As expected, state regulators and utility executives from coal-reliant states such as Arizona and Michigan hammered home the ‘Cold in the Dark’ message in their exchanges with FERC’s commissioners. Gerry Anderson, Chairman and CEO of Detroit-based utility DTE Energy, called the Clean Power Plan “the most fundamental transformation of our bulk power system that we’ve ever undertaken.”

EPA’s critics argue that the plan’s timing is unrealistic and its compliance options are inadequate. Anderson said Michigan will need to shut down, by 2020, roughly 40 percent of the coal-fired generation that currently provides half of the state’s power. That, he said, “borders on unachievable and would certainly be ill-advised from a reliability perspective.”

EPA’s top air pollution official, Janet McCabe, defended her agency’s record and its respect for the grid. “Over EPA’s long history developing Clean Air Act standards, the agency has consistently treated electric system reliability as absolutely critical. In more than 40 years, at no time has compliance with the Clean Air Act resulted in reliability problems,” said McCabe.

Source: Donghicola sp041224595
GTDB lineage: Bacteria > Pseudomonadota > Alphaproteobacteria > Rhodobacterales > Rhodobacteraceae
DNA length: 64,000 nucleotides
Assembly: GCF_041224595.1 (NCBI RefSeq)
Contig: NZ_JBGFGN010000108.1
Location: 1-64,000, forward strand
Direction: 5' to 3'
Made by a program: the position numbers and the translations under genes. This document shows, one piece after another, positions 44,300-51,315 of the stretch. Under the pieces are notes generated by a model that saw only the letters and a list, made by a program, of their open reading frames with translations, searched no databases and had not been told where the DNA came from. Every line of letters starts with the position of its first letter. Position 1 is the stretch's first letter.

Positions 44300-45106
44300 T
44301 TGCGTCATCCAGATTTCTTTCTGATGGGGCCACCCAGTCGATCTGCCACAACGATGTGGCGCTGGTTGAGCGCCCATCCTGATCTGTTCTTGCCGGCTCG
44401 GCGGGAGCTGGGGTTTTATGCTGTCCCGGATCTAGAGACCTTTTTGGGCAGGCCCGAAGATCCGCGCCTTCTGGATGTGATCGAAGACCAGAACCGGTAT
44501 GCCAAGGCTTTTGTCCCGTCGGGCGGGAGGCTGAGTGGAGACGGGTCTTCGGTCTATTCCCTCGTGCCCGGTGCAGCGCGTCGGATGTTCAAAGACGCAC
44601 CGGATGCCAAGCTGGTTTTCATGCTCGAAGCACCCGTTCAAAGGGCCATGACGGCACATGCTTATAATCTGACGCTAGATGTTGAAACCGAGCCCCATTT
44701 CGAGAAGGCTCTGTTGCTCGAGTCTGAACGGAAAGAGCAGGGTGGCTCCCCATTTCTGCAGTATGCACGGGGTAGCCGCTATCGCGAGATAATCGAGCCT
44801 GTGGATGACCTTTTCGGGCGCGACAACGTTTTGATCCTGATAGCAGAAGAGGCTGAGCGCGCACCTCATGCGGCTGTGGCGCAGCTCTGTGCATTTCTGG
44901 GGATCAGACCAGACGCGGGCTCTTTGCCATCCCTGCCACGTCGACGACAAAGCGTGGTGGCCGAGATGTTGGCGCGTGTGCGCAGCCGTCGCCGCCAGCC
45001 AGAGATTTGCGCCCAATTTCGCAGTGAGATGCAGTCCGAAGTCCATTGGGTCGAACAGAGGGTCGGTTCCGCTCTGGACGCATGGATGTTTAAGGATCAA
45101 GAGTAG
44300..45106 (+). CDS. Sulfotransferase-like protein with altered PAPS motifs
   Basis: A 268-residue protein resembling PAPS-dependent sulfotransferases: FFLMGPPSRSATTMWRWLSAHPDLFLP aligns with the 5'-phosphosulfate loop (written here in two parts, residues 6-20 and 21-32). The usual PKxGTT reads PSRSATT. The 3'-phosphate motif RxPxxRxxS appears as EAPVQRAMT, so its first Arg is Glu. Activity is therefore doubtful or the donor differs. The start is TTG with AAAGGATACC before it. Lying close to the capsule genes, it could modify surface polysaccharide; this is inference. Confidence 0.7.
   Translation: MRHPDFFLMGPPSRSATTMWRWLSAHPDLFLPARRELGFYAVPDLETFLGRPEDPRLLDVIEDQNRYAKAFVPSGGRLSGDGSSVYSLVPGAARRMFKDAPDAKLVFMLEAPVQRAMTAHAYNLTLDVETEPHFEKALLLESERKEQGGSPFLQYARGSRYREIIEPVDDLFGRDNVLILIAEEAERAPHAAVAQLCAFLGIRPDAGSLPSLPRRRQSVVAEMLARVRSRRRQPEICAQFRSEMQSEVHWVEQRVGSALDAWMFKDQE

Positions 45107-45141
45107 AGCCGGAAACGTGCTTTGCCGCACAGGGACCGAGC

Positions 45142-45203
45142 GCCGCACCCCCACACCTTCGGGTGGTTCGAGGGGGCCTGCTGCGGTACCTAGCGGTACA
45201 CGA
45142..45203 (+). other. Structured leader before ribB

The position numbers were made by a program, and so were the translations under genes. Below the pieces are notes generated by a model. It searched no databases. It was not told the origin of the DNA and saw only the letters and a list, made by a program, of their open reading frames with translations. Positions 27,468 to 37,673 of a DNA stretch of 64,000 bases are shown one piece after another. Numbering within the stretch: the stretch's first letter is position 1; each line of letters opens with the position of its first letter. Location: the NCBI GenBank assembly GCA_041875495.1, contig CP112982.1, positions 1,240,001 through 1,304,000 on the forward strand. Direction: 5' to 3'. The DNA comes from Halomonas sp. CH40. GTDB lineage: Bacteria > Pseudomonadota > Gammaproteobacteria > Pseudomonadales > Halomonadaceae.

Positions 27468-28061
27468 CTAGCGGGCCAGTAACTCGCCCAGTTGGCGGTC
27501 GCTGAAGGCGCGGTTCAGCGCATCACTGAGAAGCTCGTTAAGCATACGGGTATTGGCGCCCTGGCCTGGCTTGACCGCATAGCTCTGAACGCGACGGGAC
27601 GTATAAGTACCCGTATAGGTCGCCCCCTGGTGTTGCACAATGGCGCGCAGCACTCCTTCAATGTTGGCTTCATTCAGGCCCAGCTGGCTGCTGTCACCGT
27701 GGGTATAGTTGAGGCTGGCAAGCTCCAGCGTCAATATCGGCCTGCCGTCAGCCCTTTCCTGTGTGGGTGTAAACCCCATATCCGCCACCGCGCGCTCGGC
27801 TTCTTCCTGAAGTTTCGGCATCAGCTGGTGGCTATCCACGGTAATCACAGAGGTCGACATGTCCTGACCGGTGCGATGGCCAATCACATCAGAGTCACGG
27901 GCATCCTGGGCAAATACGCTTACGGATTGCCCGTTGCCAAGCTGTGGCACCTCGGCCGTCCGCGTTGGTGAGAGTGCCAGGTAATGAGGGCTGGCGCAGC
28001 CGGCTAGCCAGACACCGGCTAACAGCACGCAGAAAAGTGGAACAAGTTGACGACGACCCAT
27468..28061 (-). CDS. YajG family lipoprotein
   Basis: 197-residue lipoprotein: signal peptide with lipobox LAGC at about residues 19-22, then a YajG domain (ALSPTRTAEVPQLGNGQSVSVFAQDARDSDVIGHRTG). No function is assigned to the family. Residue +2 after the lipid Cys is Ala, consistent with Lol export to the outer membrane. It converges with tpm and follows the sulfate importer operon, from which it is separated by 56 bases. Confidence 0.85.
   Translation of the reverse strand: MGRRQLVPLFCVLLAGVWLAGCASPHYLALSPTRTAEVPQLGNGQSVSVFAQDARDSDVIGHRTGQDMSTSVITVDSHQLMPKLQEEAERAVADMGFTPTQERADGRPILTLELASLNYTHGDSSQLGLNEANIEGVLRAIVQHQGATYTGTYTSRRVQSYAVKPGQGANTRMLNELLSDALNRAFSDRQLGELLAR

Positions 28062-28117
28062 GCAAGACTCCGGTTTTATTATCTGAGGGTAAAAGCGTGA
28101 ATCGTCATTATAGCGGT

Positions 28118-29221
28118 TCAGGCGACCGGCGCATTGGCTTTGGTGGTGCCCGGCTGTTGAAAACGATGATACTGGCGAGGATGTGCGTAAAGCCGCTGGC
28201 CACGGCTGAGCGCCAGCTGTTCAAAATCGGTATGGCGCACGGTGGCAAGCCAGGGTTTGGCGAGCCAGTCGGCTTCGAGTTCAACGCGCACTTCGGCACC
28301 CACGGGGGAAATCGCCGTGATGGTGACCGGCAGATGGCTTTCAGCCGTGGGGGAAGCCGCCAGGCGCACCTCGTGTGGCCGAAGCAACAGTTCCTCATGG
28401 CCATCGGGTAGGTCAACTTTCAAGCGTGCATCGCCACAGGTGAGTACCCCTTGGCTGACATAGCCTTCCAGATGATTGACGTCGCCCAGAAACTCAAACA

McCabe assured FERC that EPA had carefully crafted its plan to provide flexibility to states and utilities regarding how they cut emissions from coal-fired power generation, and how quickly they contribute to the rule’s overall goal of lowering power sector emissions by 30 percent by 2030 from 2005 levels. (Michigan has state-verified energy conservation and renewable energy options to comply with EPA’s plans according to the Natural Resources Defense Council.)

McCabe said EPA is considering additional flexibility before it finalizes the rule, as early as June. EPA would consider, for example, specific proposals for a “reliability safety valve” to allow a coal plant to run longer than anticipated if delays in critical replacement projects—say, a natural gas pipeline or a transmission line delivering distant wind power—threatened grid security.

As it turned out, language codifying a reliability safety valve was on offer at yesterday’s meeting from Craig Glazer, VP for federal government policy at PJM Interconnection, the independent transmission grid operator for the Mid-Atlantic region. The language represents a consensus reached by regional system operators from across the country—one that is narrowly written and therefore unlikely to give coal interests much relief. “It can’t be a free pass,” said Glazer.